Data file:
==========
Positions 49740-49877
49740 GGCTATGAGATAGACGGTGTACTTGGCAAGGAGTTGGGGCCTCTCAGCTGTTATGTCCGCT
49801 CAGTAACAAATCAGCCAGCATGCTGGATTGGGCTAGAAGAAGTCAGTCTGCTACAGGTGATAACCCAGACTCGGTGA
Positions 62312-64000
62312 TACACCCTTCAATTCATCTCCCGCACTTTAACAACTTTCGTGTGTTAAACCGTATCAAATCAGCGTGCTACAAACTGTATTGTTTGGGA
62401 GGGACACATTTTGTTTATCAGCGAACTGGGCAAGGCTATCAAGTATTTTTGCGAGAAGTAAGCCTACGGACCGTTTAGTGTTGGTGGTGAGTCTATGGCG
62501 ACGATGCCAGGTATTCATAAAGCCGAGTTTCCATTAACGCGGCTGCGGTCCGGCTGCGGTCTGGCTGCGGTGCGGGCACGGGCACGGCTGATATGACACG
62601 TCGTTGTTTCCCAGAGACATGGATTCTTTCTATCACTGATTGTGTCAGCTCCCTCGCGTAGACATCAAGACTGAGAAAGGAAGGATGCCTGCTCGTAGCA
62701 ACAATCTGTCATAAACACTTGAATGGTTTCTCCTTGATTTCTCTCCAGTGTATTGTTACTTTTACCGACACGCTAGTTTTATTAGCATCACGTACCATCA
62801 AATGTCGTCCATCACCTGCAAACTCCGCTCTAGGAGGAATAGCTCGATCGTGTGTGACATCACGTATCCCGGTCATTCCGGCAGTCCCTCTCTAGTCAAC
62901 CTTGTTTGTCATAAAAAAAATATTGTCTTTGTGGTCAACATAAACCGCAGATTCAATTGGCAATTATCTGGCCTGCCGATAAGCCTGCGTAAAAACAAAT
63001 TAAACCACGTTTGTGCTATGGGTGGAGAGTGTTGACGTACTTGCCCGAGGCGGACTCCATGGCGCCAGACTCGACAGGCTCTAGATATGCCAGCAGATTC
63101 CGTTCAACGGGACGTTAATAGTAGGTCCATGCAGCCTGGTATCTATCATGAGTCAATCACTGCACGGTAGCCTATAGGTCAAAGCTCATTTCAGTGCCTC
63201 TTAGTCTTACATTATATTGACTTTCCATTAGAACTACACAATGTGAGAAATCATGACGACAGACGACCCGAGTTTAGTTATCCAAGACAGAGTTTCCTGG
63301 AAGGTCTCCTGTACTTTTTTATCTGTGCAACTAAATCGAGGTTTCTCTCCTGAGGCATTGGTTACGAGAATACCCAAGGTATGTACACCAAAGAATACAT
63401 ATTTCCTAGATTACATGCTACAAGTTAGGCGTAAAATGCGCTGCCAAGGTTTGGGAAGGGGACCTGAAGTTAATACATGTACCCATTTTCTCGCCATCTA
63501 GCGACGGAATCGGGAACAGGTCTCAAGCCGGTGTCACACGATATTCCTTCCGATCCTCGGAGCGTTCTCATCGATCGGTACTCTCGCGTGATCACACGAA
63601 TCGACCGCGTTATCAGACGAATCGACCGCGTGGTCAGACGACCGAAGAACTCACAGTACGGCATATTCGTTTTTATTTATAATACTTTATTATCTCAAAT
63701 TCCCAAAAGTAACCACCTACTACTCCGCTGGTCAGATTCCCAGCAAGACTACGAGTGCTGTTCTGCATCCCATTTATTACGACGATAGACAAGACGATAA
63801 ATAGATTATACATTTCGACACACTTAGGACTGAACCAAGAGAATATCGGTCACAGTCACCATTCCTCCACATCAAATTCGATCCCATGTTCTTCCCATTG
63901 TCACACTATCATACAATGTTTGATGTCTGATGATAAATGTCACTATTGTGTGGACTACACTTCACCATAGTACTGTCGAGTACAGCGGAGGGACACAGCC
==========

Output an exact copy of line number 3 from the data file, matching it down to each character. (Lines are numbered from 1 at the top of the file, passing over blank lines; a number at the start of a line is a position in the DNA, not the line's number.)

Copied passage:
49801 CAGTAACAAATCAGCCAGCATGCTGGATTGGGCTAGAAGAAGTCAGTCTGCTACAGGTGATAACCCAGACTCGGTGA